Striped Woodpecker Dryobates lignarius


Up until recently the Striped Woodpecker, along with the closely related Checkered Woodpecker (Veniliornis mixtus) were considered to belong in the northern hemisphere genus Picoides. This is because these woodpeckers are small, temperate and black and white in plumage. Other small woodpeckers in the Neotropics are greenish rather than the classic black and white common in small woodpeckers of the northern temperate regions. Molecular work has clarified that the Striped (and Checkered) woodpeckers are actually without a doubt in the Veniliornis genus, a group of Neotropical woodpeckers that are greenish in color! This then begs the question, why are temperate small woodpeckers black and white, while tropical ones tend to be greenish? Is it a form of camouflage? Are tree trunks distinctly greener in the tropics? The Striped Woodpecker is an uncommon to low density species found in both temperate (Nothofagus spp.) forests, as well as dry forests farther north on the Chilean side of the Andes. There is an isolated subspecies in Bolivia which biogeographically and ecologically is almost certainly more closely related to the Checkered Woodpecker, and it could also be an entirely different species? Striped and Checkered woodpeckers are not found sympatrically, and this is a good thing because they are very similar. The Striped is darker, and more clearly barred above, and striped below; in addition it has fewer and wider pale bars on the tail and a more distinct face pattern showing a dark mask surrounded by pale.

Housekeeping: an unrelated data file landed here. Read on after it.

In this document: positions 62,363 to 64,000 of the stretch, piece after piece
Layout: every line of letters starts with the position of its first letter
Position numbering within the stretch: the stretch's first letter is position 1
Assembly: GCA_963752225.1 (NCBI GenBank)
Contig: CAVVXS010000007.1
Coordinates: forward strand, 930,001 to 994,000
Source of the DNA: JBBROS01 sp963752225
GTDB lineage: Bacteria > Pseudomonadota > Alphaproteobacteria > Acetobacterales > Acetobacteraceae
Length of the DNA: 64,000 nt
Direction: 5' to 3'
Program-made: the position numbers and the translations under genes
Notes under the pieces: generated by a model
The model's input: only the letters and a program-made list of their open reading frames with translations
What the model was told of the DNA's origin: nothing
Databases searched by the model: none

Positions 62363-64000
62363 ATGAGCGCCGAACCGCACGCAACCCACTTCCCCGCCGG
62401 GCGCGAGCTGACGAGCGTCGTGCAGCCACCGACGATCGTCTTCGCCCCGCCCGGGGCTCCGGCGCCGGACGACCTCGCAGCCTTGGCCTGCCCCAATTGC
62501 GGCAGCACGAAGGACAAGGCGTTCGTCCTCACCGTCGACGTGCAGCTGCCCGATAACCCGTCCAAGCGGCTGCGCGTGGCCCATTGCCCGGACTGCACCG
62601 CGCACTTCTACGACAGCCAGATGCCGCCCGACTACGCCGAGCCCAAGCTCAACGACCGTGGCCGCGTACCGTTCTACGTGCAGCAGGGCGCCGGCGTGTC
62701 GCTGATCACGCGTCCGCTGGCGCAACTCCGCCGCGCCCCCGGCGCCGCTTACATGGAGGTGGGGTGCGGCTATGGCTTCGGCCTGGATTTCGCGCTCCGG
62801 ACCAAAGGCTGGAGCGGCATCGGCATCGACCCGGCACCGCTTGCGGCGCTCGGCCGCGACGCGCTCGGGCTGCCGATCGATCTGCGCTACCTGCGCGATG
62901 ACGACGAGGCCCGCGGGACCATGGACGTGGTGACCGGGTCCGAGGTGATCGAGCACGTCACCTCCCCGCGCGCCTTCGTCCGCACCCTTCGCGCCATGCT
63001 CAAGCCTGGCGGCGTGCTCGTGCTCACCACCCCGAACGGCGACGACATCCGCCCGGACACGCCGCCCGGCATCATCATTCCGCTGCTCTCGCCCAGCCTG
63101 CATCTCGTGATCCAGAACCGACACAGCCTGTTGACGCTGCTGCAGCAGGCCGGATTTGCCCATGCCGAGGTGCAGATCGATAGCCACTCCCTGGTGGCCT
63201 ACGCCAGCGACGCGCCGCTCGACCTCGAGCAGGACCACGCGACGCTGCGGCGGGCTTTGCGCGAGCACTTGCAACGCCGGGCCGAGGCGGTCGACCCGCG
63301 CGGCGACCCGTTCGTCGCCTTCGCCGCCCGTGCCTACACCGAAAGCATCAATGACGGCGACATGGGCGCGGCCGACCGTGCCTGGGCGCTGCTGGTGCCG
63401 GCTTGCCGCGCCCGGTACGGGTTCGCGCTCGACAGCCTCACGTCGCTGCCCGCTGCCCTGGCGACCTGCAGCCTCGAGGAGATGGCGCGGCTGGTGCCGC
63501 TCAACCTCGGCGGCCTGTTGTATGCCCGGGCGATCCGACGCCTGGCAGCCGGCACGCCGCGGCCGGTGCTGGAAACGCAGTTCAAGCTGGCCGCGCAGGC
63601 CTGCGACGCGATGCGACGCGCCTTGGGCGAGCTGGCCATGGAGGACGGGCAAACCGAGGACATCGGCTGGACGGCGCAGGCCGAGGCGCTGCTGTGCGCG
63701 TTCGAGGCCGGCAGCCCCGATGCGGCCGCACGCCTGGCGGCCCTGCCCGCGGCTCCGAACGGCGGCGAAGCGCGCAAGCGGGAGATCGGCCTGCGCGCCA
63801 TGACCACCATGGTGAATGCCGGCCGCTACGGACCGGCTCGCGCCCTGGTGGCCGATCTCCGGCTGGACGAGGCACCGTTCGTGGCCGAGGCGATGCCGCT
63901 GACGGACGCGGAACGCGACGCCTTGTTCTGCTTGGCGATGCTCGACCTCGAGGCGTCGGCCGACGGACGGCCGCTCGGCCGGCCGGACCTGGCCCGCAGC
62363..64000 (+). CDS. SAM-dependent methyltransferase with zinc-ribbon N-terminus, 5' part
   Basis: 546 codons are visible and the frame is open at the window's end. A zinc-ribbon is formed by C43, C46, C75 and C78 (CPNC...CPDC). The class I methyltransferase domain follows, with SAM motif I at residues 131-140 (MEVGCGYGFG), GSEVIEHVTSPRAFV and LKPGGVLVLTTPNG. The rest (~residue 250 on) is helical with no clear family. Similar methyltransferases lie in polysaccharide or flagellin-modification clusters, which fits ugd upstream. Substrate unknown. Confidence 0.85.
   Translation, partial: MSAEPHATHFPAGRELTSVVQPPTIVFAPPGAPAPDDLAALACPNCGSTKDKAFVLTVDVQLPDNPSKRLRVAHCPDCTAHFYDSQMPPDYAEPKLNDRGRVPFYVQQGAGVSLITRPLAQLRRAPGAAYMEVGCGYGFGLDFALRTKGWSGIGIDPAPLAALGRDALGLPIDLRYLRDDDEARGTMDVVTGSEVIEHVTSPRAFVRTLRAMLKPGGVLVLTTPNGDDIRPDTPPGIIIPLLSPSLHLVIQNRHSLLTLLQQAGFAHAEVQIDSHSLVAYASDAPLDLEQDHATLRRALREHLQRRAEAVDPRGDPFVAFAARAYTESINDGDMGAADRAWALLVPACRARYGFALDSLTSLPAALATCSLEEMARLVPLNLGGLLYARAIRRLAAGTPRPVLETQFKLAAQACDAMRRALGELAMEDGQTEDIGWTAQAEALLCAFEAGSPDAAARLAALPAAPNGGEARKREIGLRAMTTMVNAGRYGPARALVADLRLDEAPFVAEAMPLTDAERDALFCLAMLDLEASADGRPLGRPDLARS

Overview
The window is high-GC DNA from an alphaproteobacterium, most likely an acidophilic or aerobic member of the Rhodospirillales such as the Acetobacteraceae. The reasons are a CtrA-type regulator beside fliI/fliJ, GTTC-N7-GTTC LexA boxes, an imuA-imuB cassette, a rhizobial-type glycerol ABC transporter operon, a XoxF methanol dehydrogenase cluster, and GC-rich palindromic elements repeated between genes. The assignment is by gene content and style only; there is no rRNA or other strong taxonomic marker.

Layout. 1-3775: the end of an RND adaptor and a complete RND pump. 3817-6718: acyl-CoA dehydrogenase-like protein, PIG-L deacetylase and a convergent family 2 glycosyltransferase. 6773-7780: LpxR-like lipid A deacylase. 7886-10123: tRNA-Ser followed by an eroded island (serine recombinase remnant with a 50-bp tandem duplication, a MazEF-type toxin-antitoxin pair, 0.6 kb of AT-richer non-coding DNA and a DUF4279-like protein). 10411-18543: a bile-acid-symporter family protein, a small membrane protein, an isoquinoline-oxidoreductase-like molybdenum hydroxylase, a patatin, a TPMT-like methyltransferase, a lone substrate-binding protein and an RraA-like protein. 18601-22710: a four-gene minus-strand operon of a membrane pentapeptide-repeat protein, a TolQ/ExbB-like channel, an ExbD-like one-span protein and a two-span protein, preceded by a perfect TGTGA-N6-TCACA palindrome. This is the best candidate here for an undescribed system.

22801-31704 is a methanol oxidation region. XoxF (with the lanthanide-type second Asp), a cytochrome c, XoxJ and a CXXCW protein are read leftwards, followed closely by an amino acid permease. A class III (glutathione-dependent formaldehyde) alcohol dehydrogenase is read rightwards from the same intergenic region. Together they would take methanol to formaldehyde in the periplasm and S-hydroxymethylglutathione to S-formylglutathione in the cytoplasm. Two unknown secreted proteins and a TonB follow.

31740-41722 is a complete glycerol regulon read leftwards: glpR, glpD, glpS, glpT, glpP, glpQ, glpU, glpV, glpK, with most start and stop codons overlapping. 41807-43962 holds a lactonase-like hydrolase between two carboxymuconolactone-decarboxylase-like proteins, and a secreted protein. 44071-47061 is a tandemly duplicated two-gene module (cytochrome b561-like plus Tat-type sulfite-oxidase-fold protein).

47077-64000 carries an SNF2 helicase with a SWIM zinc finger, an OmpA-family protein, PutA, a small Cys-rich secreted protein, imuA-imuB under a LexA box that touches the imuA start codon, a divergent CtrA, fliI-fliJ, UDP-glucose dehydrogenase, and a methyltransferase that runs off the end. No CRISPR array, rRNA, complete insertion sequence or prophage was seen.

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© Natxo Areta

  • Year-round
  • Migration
  • Breeding
  • Non-Breeding

Recommended Citation

Striped Woodpecker (Dryobates lignarius), In Neotropical Birds Online (T. S. Schulenberg, Editor). Cornell Lab of Ornithology, Ithaca, NY, USA. retrieved from Neotropical Birds Online: